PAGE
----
I do love the Keralite classic Mung Dal with Ghee (Neyyum Parippum), and its offshoots – Mung Dal with Cumin and ISKON Mung Dal. Maharashtra has a dish that exhibits the same simplicity, but it is made with toor dal (and not quite so much ghee). Toor dal is the lentil that gives Sambar (from Tamil Nadu) its creamy, flowing consistency.
Simply spiced, the dish highlights the flavour of the lentils. The dish is served with rice, and is a variation on its simpler ancestor, Varan Bhaat which literally means Lentil Curry-Rice. In many Maharashtrian households, this dish or the simpler Varan is cooked every day and it is a comforting and nourishing dish. It is also made as naivedyam/prasadam for Ganesha Chathurthi. It is particularly simple to make. (If you are after other recipes for Ganesha Chathurthi, browse here.)
There is some confusion at times regarding traditional Varan and Aamti – many recipes for Varan that you can find via google are actually Aamti. Let me explain, as I consulted my Maharashtrian friends. Varan is a very simple dish – just toor dal, turmeric and perhaps asafoetida, sometimes a little cumin. Dishes that also contain a souring agent such as tomato or tamarind, as well as cumin, chillies or chilli powder, fenugreek and other tadka spices are Aamti. Aamti can also contain Goda Masala or, if that is not available, Garam Masala. Really there is no substitute for Goda Masala – using Garam Masala will still make a good dal but it won’t strictly be Aamti. Goda Masala gives a very unique flavour.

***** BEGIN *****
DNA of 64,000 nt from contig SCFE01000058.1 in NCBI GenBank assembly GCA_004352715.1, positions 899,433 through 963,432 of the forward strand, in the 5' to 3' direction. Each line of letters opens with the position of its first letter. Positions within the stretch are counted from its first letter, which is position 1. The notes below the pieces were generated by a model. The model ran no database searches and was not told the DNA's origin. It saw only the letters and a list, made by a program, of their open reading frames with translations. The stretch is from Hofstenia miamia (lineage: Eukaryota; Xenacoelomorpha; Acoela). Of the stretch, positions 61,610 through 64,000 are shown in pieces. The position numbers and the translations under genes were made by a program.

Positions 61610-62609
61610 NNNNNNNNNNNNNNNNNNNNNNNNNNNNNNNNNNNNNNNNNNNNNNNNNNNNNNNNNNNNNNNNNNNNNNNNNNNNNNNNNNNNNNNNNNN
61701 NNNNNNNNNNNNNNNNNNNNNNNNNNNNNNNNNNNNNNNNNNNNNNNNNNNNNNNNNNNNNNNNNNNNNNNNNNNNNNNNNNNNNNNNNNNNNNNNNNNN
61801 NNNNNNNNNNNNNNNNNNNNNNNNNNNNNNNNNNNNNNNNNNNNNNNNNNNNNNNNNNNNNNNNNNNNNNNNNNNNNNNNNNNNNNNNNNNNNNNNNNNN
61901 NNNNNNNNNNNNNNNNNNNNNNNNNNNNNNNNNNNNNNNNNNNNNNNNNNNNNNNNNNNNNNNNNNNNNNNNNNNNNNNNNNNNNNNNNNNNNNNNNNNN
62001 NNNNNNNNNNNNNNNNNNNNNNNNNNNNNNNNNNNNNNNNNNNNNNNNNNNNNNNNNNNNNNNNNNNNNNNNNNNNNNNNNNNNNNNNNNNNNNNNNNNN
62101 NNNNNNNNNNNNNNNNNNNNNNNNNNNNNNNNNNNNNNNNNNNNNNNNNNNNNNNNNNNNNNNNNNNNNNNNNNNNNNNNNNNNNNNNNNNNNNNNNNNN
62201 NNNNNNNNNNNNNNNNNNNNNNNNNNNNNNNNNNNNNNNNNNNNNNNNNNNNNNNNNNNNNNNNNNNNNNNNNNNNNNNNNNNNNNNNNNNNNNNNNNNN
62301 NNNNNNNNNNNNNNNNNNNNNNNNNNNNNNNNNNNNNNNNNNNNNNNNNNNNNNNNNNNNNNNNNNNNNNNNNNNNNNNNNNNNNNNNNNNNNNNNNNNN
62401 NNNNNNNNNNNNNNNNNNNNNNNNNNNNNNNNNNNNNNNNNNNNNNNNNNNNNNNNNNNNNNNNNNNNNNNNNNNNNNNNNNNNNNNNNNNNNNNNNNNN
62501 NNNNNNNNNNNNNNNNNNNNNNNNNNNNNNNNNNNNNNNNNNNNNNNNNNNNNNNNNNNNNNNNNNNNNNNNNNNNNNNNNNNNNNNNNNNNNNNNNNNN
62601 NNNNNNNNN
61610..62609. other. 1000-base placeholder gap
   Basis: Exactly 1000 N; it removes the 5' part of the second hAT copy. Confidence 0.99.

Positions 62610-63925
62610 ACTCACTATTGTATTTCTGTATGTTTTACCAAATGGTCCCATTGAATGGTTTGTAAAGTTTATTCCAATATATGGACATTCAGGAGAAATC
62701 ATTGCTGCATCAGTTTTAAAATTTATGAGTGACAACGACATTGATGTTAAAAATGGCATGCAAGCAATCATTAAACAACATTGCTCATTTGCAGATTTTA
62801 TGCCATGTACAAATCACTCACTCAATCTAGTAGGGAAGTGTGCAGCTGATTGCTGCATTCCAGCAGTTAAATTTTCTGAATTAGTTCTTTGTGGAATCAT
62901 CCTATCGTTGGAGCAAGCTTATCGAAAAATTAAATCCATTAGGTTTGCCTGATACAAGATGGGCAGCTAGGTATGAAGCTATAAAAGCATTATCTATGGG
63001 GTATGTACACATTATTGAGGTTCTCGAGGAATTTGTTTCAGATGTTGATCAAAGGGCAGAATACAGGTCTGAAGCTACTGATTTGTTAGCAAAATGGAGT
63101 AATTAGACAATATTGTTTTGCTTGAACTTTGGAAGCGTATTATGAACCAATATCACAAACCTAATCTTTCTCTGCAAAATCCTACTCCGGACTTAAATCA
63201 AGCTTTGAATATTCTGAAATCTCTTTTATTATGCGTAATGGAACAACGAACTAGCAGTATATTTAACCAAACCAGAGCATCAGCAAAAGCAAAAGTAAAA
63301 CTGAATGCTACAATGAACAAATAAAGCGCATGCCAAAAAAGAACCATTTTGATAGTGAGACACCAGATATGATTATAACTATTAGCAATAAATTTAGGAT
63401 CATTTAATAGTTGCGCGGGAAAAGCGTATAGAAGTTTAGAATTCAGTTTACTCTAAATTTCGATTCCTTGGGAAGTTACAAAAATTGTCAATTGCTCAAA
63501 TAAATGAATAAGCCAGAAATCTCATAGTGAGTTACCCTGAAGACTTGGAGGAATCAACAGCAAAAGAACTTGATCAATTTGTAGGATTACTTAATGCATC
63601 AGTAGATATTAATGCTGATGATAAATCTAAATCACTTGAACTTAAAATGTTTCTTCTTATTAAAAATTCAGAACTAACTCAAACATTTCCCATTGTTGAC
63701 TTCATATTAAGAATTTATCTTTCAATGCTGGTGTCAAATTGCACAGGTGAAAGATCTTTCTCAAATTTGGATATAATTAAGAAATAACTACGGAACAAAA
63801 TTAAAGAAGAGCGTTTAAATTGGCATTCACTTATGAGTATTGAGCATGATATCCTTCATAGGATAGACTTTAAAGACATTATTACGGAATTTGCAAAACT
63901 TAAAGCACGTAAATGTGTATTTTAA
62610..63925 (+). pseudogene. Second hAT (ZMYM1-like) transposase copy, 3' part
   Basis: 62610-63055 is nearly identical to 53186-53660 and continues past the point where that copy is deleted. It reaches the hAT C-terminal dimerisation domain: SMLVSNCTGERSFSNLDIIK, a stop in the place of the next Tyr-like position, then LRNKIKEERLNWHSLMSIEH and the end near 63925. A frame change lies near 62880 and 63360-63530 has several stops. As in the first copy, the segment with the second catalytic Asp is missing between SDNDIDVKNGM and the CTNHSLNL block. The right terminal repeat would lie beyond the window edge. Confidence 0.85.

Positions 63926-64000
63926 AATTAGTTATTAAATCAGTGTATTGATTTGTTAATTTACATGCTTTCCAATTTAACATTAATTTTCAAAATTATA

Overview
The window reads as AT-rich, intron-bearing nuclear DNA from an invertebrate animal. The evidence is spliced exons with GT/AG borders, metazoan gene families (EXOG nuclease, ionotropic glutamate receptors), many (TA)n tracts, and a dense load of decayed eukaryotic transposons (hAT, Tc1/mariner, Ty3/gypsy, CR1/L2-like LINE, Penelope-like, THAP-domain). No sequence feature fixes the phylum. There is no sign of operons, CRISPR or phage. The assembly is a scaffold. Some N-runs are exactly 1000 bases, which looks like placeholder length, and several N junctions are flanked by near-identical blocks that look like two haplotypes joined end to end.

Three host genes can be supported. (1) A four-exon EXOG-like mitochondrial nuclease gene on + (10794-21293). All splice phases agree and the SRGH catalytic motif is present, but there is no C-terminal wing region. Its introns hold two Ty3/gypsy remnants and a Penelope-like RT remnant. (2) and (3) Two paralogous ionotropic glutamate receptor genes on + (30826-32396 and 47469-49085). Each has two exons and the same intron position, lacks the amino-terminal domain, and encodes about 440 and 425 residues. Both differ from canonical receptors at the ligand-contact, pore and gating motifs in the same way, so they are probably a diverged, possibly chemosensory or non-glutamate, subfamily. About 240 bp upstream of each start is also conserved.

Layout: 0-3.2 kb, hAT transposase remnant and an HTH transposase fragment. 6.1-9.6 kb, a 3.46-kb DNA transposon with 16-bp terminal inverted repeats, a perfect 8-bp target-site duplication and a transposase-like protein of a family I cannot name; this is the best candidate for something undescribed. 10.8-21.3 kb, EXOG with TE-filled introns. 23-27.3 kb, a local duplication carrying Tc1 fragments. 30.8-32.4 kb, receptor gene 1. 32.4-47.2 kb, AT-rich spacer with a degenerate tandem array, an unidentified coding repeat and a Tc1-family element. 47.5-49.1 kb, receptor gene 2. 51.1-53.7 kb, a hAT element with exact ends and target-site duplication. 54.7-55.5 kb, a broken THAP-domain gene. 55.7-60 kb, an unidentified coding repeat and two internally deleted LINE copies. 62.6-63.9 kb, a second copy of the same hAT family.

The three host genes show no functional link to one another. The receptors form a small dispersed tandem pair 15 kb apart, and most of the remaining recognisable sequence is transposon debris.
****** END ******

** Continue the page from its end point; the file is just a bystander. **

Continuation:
Aamti Bhaat | Maharashtrian Toor Dal and Rice
0.5 cup toor dal
1 medium tomato, chopped
0.25 tspn turmeric powder
salt to taste
1 tspn jaggery
1 cup basmati rice
0.75 Tblspn ghee
0.5 tspn black mustard seeds
0.5 tspn cumin seeds
1 green chilli, slit from the tail to near the top, but not right through
8-12 curry leaves
green coriander leaves
Rinse the toor dal in cold running water and soak overnight, or at least 30 mins. Drain the dal.
Cook the dal in 2 cups water. After 20 mins add the tomato and turmeric powder. Continue to cook until the dal is very soft and falling apart. This might take 30 mins or 60 mins depending on the length of soaking the the age/dryness of the dal. Watch the water level during cooking and add more as needed. Look for dal that is disintegrating and mashes easy in your fingers.
Meanwhile, prepare your rice for cooking. Soak it for 10 – 20 mins, drain and allow to dry somewhat. As the dal finishes its cooking, begin to cook your rice so that the dal and the rice will be ready about the same time.
Mash the dal as you want it quite smooth – you can use a hand held blender to help. Add the salt and the jaggery. Add more water if the dal is too thick. Bring the dal to a simmer and turn off the heat.
Make a tadka by heating the ghee in a small pan or saute pan. Add the mustard seeds and allow to pop. Add the cumin seeds, and then the asafoetida and green chilli. Then immediately add the curry leaves. Allow these to splutter and crisp a little (be careful) and pour the ghee and spices over the dal.
Cover the dal with a lid and allow to sit for 5 mins for flavours to develop. Garnish with coriander leaves.
Serve with the plain rice and top with a little more ghee. A slice of lemon on the side is welcome.
recipe notes and variations
You can add a little grated ginger when adding the tomatoes (about 1 tspn finely grated ginger).
Add 0.25 tspn fenugreek seeds to the tadka. Add with the cumin seeds.
Add 1 tspn Goda Masala if desired – add with the salt and jaggery.